Cost of Line, Light Railway.-£2,700 per mile is about the very lowest figure for which a single line of light railway can be constructed at home, and this in exceptionally easy country, not inclusive of cost of land and not including rolling stock. £3,000 or £4,000 per mile will be a more usual figure.

A single line, capable of handling 1,000 tons of freight per day, can usually be built anywhere in moderately easy country for £4,000 or £5,000 per mile, including equipment and rolling stock. This does not apply to lines abroad neither of whose termini are in connection with a seaport. Mr R. C. Rapier, of Messrs Ransomes & Rapier, in "Remunerative Railways," estimates the equipment of 40 miles of metre gauge single line at £86,708, or £2,168 per mile. This includes 40 lb. rails, wooden sleepers, seven engines 15 tons each, turntables, tanks, watercranes, weighbridges, sheer legs, signals, 35 passenger carriages and break vans, 150 waggons, workshop fittings and stores.

In another estimate for 40 miles of 3 ft. 6 in. gauge line, Mr Rapier gives the cost of equipment at £2,471 for 45 lb. rails and eight 18-ton engines. As regards the cost of ordinary double line railways, the cost will vary so much with the locality and special circumstances of each case that no general figures can be given.

Details of the Field Work of Working Survey and Pegging out: Instruments.-With reference to the actual field work of the working survey and pegging out, first as regards instruments, the most convenient size of theodolite is a 5 or 6 in. theodolite, which, for the purposes of an ordinary railway survey, need not read closer than to single minutes. American instruments for ordinary railway purposes only read to single minutes, and the angles are read off without the aid of a microscope, a piece of white ivory or celluloid being fixed above the vernier

to reflect the light on it. A 6 in. theodolite of English make usually reads to 20", and is furnished with microscopes. This is of course useful for accurate work, but it takes more time to read than the American instrument reading to single minutes only, which is really all that is required for ordinary railway purposes. Steel Band and Tapes. For chaining out the line the ordinary steel chain 66 ft. long or steel band is used, the latter being the best for chaining out the centre line of a railway. Ten or more of the usual steel chaining arrows should be carried. A tape is also required for measurements from fence corners, buildings, &c., for fixing the position of the line to be run, odd measure ments, &c.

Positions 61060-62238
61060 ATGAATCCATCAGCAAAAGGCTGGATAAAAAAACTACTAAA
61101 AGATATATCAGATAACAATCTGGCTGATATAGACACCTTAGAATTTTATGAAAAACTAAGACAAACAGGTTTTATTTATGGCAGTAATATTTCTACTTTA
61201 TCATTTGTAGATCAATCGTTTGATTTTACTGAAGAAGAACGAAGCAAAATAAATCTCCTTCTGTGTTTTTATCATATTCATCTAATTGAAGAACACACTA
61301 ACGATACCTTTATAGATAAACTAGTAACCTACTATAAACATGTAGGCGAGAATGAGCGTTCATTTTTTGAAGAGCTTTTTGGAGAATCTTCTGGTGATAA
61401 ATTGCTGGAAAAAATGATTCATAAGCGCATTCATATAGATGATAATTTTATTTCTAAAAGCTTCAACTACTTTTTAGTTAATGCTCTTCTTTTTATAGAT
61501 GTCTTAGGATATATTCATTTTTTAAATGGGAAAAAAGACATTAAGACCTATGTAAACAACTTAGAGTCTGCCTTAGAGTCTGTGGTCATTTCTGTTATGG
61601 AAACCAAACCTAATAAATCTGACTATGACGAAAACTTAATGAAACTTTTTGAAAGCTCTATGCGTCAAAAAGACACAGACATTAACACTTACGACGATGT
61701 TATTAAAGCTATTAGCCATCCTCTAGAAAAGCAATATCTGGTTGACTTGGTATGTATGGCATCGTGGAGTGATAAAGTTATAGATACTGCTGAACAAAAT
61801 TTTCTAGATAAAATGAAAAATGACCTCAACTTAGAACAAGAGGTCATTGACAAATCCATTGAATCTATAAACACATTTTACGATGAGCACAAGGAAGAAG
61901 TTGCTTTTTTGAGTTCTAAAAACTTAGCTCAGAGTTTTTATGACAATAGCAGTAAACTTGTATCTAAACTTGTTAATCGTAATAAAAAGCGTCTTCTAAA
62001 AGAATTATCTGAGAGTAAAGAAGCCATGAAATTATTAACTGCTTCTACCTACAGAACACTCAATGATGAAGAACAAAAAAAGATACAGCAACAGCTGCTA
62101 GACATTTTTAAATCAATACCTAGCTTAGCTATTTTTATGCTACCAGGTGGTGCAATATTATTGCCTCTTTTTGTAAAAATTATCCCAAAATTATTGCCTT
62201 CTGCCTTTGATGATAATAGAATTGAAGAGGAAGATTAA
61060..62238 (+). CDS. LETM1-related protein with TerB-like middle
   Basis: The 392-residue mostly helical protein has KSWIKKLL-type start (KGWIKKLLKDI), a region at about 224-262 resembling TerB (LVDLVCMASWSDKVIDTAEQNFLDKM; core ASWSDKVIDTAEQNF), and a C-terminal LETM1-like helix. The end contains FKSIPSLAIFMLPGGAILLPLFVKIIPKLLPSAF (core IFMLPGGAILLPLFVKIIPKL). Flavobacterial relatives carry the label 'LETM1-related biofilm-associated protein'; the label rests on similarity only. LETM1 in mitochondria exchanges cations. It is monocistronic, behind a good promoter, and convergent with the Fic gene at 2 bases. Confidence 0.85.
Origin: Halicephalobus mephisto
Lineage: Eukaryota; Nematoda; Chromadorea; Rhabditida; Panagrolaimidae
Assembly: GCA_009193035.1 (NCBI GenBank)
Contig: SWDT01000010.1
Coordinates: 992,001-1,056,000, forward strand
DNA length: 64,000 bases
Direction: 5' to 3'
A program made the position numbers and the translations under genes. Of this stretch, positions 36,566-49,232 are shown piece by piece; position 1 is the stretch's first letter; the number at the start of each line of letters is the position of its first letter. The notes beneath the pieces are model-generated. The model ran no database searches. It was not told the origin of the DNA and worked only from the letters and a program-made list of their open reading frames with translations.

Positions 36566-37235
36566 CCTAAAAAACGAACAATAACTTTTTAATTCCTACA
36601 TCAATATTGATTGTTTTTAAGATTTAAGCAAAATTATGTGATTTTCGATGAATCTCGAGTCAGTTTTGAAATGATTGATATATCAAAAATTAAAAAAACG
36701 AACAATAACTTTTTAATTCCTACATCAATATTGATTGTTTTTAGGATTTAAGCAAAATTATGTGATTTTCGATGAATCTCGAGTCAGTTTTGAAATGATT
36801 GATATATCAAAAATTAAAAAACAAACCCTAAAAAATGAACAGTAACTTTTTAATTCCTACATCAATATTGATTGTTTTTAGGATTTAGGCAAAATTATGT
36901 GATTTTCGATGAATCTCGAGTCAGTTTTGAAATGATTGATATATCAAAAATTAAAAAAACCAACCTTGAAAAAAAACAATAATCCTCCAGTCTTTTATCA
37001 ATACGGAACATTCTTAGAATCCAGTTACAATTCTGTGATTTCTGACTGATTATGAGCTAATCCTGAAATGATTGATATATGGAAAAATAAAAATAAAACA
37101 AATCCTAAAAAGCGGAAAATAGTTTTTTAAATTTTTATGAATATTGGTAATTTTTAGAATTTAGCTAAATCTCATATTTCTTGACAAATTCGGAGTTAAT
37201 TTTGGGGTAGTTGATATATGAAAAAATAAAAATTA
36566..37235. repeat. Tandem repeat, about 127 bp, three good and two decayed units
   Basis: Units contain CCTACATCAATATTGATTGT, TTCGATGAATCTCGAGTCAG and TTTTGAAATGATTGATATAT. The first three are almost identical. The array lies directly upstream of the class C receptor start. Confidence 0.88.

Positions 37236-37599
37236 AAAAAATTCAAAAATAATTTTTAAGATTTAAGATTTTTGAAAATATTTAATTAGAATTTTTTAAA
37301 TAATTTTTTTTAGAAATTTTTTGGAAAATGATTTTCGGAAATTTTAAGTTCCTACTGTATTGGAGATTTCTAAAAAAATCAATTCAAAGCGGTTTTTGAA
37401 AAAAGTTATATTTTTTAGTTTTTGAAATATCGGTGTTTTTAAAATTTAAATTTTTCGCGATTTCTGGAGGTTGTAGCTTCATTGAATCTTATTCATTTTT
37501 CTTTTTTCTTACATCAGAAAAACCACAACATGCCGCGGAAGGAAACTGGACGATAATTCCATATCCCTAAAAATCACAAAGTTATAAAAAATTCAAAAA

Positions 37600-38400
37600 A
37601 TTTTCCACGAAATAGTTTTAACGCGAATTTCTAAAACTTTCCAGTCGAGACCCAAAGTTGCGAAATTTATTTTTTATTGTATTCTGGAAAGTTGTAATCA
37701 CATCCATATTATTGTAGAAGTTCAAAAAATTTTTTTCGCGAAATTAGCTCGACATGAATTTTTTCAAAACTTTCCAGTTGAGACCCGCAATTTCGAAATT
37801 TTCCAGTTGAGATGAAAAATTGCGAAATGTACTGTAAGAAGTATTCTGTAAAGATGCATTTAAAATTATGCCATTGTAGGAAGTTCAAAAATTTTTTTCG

Ranging Rods, &c.-Two or three iron-shod ranging poles 10 or 12 ft. long are required for distant points in long lines, and about a dozen ordinary ranging rods.

For driving in the pegs a stout wooden mallet is best, as it does not split and break the heads of the pegs so much as an iron hammer. A couple of small plumb bobs and a stout cord line 1 or 2 chains long, together with some billhooks or knives for cutting through hedges and a small hand hammer, should be carried. It will be found expedient to have hedgers' gloves for the men when quickthorn hedges have to be cut through. An axe will occasionally be required to cut down small trees. One or two stout canvas bags should be provided for carrying these things.

Chainmen.—As regards chainmen, it will be found expedient to have two men for chaining and one for carrying pegs, fetching back flags forward, &c. Three men will usually be sufficient.

Pegging out Centre Line. The surveyor commences operations by locating the beginning and the end of the first straight line, and fixes its position on the ground by ranging rods. This he will do by scaling off the 25 in. Ordnance map and measurement on the ground from existing objects, such as fences, buildings, &c., unless the exact position is indicated by some object intersected by the line. Having driven in the first peg at the commencement of the first line, set up the theodolite over it, level it up, and direct the cross hairs on to the ranging rod at the extremity of the line, and clamp the instrument firmly in this position. One end of the chain being held on the first peg, the leading chainman now holds a ranging rod at the other extremity